Hot & Heavy
I was intrigued by Hot & Heavy because of the yoga teacher heroine. A veteran of many a meat-market yoga class, I thought perhaps these were my people – falling in love (or something else) in downward dog. The description is somewhat misleading, though. The book really isn’t about yoga, and the heroine is not your typical yoga teacher. That’s not bad; I quite liked the book anyway. The title, on the other hand, just as advertised. Hot & Heavy. Which it is.
To say Sage grew up with a free-spirited mom is an understatement. She wandered from place to place and man to man, sometimes leaving in the middle of the night. Sage has compensated by being the exact opposite. She’s an accountant who happens to teach yoga – because she manages her mom’s yoga studio. Nonetheless, it is more than a little out of character for her when she hooks up with an extremely hot guy at a bachelorette party, having explosive sex in a shadowy hallway. Unaware that she is a heroine in a romance novel, she dismisses the man and the experience, and is sure she’ll never see him again.
Shawn Wilson is much less dismissive of the bachelorette party encounter. Something about the woman really got to him. He has his own issues, of course. He’s a highly-paid wide receiver for the San Diego ‘Lightning’, and his risk-taking behaviors are in danger of getting him in trouble. Not risky like bar hook-up risky; risky like cliff diving. He’s been warned about stuff like this before, and when his teammate’s wife notices him nursing a sore shoulder, she recommends yoga as a way to help heal the injury. She happens to be Sage’s best friend, so she sends Shawn in Sage’s direction.
Shawn is naturally famous and very recognizable – and he’d also much rather keep his injuries quiet, so he requests private lessons. The fact that he is very attracted to Sage and eager to repeat the bachelorette party sex definitely factors into his request as well. Ordinarily Sage would be inclined to refuse, but the yoga studio has recently been drained of a large amount of cash by Sage’s flaky mom, so she names a ridiculous price that she’s sure no one would pay. Shawn, being a rich NFL player, writes her a check.
That’s kind of where the yoga starts and ends, which is okay. On the surface this is a story about a yoga teacher and a football player, but underneath that it’s about two people who are very attracted to each other but possibly have incompatible neuroses. After her nomadic and chaotic youth, Sage craves structure and security. Her choice to become an accountant was very deliberate, and putting numbers in order suits her. The need to run interference and pick up after her mother is on-going. Shawn, on the other hand, has reasons for his dangerous risk-taking. His mother and sister died in a car accident when he was young – on the way to drop him off at football practice. And while he doesn’t exactly blame himself for their deaths anymore, he feels closest to his mom when he’s on the edge of danger. Like him, she was a bit of an adrenaline junkie; cliff diving, mountain climbing, free diving in the ocean – all these things make him feel her presence.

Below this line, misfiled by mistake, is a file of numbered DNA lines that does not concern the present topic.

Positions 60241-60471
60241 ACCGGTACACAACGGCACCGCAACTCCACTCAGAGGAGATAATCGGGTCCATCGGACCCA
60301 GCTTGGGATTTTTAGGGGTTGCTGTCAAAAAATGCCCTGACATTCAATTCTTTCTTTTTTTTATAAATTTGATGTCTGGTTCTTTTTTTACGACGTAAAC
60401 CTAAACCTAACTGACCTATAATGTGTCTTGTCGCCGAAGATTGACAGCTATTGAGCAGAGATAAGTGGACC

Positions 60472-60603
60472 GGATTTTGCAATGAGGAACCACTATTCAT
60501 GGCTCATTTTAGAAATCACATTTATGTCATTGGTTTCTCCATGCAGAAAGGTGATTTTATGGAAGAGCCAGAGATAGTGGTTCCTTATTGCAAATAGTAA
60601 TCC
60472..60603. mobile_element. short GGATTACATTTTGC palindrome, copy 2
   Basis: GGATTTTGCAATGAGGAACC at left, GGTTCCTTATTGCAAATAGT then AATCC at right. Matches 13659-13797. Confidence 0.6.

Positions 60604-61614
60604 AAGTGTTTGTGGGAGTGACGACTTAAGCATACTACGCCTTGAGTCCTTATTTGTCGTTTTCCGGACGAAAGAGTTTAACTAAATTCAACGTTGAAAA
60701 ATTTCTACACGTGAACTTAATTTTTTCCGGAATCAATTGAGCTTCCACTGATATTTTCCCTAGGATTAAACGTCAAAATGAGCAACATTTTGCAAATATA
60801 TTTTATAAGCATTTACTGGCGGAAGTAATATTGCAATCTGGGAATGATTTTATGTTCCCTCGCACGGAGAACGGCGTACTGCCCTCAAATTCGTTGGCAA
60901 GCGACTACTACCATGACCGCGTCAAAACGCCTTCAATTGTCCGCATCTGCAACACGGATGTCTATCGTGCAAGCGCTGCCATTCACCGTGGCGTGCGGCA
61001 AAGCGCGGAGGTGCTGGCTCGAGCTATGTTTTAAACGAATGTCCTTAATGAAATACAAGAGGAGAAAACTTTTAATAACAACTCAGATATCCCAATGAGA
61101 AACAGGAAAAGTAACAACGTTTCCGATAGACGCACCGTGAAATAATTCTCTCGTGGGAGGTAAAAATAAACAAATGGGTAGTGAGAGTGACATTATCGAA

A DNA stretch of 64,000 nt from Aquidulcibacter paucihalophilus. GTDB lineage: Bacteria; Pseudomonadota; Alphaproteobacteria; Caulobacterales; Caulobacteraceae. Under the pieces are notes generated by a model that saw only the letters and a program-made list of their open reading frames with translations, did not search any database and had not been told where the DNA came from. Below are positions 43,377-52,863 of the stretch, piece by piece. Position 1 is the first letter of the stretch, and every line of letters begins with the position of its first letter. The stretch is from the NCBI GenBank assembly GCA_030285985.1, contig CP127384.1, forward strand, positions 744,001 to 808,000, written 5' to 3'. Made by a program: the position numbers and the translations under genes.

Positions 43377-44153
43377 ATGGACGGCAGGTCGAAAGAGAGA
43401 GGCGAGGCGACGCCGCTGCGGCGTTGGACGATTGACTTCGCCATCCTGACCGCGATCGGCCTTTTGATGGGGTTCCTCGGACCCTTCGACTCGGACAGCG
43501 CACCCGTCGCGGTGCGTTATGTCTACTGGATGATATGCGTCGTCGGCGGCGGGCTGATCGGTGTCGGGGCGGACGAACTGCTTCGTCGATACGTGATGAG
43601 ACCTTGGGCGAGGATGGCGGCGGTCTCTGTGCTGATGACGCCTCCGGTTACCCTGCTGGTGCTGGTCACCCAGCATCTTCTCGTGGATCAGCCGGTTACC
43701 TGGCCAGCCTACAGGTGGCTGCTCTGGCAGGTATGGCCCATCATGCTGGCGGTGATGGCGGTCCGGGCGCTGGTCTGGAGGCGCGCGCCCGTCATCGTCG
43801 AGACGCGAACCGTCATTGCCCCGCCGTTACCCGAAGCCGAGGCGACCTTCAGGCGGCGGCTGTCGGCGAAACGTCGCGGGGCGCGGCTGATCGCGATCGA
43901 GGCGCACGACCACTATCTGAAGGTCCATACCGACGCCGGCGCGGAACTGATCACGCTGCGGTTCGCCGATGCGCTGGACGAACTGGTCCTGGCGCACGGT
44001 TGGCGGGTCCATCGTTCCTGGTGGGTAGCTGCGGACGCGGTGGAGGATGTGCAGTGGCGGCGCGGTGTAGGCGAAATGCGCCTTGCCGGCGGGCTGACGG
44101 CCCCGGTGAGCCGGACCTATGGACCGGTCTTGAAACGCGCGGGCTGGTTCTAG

When things progress from secret yoga to girlfriend/boyfriend territory, their competing childhood needs (that have followed them into adulthood) start to collide, and one dangerous incident pushes Sage over the edge. Can their love survive these differences?
You can probably guess the answer to that one. What is love if not accepting that a person – and his or her baggage – is worth it? The question as I reader ask, is whether it’s worth it to you. On the balance, I’d weigh in on the pro side with this one. This isn’t a brilliant or ground-breaking book, and it might not be the yoga studio romance I thought I signed up for. However, I enjoyed the very steamy (if at times a little over the top) sex scenes and I liked the characters. I think a really good opening can count for a lot, and Hot & Heavy has a steamy and fun start. It got me interested, it was sexy and funny, and it set up the characters and their personalities perfectly.
I liked both Sage and Shawn. The reasons for their various hang-ups made sense, but they didn’t weigh the book down. The story is told in the first person, alternating points of view, which. I liked and which worked well. I also liked Sage and Shawn’s friends, some of whom have been in earlier books and some of whom will likely be in later books. I have to tip my hat to Tracy Wolff, who – unlike many authors in this day and age – knows how to include past and future characters without being so heavy-handed as to be irritating. I’m fresh off two books where the characters practically walked in shouting “Hi! My name is HEROINE FROM BOOK THREE! Are you interested in me yet? Did you already meet HERO FROM BOOK ONE? You haven’t?!? We’re here so you will buy all these books!” I’m over it.
The only real issue that I had was that while there is a real, genuine, believable conflict between the hero and heroine, there isn’t enough time and space to truly resolve it in a believable way. It’s wrapped up with a neat little bow, but I didn’t really buy it. It’s not like I feel like I need to wallow in the angst of their problems, but I don’t really want to see them brushed aside as easily solved and essentially unimportant. Saying something won’t be a problem any more doesn’t make that a reality. My honest assessment is the these two probably need a good seventy-five more pages to really hash this stuff out, and the rush made what good have been a really good book a mostly good book.
That complaint aside, I found Hot & Heavy to be sexy, fun, and entertaining. I’d actually read the other books in the series given the chance, and that’s saying something.